A Love Letter to My Local Swap Meet




Slide through to see some GWC flea market finds


To the swap meet held each weekend at Golden West Community College in Huntington Beach: thank you. I love you.


Thank you for sparking my interest in flea markets and junkin' in general. It would turn out to be a lifelong love affair. Our relationship began at so early an age for me, I can't quite pinpoint an exact year (I know I was definitely rocking Oshkosh B'Gosh at the time and could barely see over the folding tables filled with peddled second-hand wares).


Thank you for being my source of bootleg Titanic memorabilia and for filling any holes in my Beanie Babies collection in those days. You never yielded me the holographic Charizard Pokémon card I craved in the mid-90's, but I know us collectors all need our White Whale...


And thank you, most sincerely, for being a space to create memories with Bruce and Julie Dietrich; two dear, now departed, family members.


Thanks for changing very little in those thirty years, while the rest of the world--myself included––has changed so much. Other places Bruce, Julie and I went to together in Orange County in the '90s have fallen victim to the abrasive sands of time; The Golden Steer in Stanton is permanently closed. The Back Bay Rowing Company at South Coast Plaza hung up their oars over thirteen years ago now. They wouldn't recognize Mrs. Knott's Chicken Dinner Restaurant.


But you, dear Golden West Swap Meet (or "the Swap", as Julie sometimes called it), have changed so little. Maybe the Titanic memorabilia doesn't sell as hot as it did back then. Bruce might be happy to know the cost of his beloved VHS tapes have plummeted to next to nothing. These days he could reach his goal of owning every James Bond film ever on VHS for less than $10 (and still have change left over for a Snapple Iced Tea out of a vendor's ice-filled cooler).

Some of the fashionable finds from the Golden West Swap Meet


But other than some minute changes, and the noted absence of Bruce and Julie themselves, the spirit and the look of "the Swap", remain very much the same. There's still the fruit vendors. There's still row after row of rusty gold waiting to be unearthed by urban miners. Julie taught me to dig deep to find the best bargains--this was an early life lesson that has served me well in my career as a vintage dealer.


Like every relationship, it's not all wine and roses (though you can buy rose bushes at the Swap. Wouldn't trust the wine.) Sure, you drive me crazy with your horrible parking congestion, which has me circling both of your lots for a good 20 to 30 minutes looking for a space. All the while I have visions of deadstock Shaheen sarongs and Lilli Ann suits being sold for $3 a piece in my mind's eye while I'm subjected to running on the hamster wheel that is trying to find a parking space past 6:45 AM (even thought you don't technically open until 8 AM!).


Yeah, there's the Vietnamese grandmothers who unapologetically run over my feet with their folding carts. There's the absurdly long line for the ladies room (and predictably almost none for the men's room). These are small prices to pay for your free flea market.


Because sometimes you get lucky there and get a hug from the always sincere and overwhelmingly kind Christopher Farris who's often there on the hunt for rare vintage video games (check out this video he and the Pixel Game Squad made at the beloved Golden West Swap Meet). Or sometimes your world collides with Mr. K of Mr. K's Estate Sales--which is the only way of describing a meeting with the boisterous Mr. K!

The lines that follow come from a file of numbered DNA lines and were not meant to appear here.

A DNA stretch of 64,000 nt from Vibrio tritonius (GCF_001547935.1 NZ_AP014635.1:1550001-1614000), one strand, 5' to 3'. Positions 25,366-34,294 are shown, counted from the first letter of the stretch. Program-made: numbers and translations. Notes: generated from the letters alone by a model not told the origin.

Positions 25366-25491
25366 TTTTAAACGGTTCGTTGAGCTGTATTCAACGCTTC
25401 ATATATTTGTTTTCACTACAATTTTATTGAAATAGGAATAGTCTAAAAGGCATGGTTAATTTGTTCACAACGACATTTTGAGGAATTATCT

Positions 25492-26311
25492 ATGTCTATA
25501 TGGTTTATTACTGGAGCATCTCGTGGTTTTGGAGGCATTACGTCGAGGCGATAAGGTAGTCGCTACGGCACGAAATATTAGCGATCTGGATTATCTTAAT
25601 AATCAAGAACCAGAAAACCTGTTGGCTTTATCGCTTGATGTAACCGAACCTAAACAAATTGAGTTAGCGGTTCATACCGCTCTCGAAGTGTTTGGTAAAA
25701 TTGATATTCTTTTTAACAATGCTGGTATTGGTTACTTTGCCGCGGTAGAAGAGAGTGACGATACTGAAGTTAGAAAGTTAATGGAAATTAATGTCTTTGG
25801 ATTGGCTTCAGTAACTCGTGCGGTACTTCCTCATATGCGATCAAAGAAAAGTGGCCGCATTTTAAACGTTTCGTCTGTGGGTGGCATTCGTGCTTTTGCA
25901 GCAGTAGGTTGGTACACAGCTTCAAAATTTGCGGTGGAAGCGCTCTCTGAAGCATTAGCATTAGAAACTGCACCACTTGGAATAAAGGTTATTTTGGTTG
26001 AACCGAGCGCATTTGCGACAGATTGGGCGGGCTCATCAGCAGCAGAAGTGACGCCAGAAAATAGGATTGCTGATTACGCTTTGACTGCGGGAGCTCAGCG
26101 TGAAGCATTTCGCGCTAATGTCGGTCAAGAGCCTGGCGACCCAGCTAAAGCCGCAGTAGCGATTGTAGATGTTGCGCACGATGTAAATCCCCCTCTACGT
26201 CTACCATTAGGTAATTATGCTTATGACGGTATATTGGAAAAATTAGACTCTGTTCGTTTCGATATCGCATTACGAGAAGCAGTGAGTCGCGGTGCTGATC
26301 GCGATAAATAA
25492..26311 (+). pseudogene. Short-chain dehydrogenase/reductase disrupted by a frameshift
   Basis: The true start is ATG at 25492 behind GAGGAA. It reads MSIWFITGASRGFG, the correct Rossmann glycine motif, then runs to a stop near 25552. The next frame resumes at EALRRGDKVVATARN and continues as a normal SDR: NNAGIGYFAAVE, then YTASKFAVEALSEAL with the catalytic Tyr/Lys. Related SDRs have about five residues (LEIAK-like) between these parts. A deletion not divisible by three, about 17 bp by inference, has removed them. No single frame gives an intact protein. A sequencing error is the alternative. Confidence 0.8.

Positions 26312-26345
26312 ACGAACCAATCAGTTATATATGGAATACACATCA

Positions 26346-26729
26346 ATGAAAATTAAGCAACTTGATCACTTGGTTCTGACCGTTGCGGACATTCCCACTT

And because there's also the longtime clothing dealer who's there each week and though we don't share a common verbal language, we always connect on a common love language for hermosa vintage dresses. Her warm smile and gentle demeanor is worth any amount of parking lot circling.


Then there's my compulsory breakfast of three chicken tacos and a bottle of water at the middle of each visit to you to nourish my body, and quite frankly my soul. It's a meal I look forward to every week, and if I haven't been there in a few weeks, the cashier asks me where I've been.


Breakfast of flea market champions (Photo by Taylor Hamby)


Oh! And how could I ever forget all the wonderful treasures I've unearthed from your piles on blue plastic tarps? The Kamehameha teatimer. The 1940s hand-painted hibiscus Hawaiian gown. The 1930s floral silk blouse. My one half of a 1990s Bartman t-shirt. My best friend's favorite 1940s gabardine jacket.


Or this insanity?


And even all the things that didn't come home with me, but made me smile or laugh along the way?



You've been an integral part of my childhood and now my career. My romantic life and my personal growth. Your asphalt has provided a playground for me and a space to practice overcoming a fear of speaking to strangers, or negotiating money, or even my fear of being in public before 9 A.M. You've given me a space each week to re-connect with Bruce and Julie, and feel like I'm making them proud by carrying on their antique and vintage-loving torch.


Even if the Rose Bowl is more famous, and the Long Beach antique flea market may have more vintage by a country mile, Golden West College--you'll always be my first and favorite flea market.



The Golden West College Swap Meet occurs every Saturday and Sunday at Golden West College in Huntington Beach. Its hours are officially 8 AM to 3 PM, though you may want to arrive closer to 6 or 7 AM and many vendors start packing up around noon or 1 PM. It's always free to attend. Bring cash; very few vendors accept card or electronic payments.


What's your favorite find from the Golden West Swap Meet? If you've never been, which flea market or vintage shopping experience gives you a sense of nostalgia? Let us know in the comments below.

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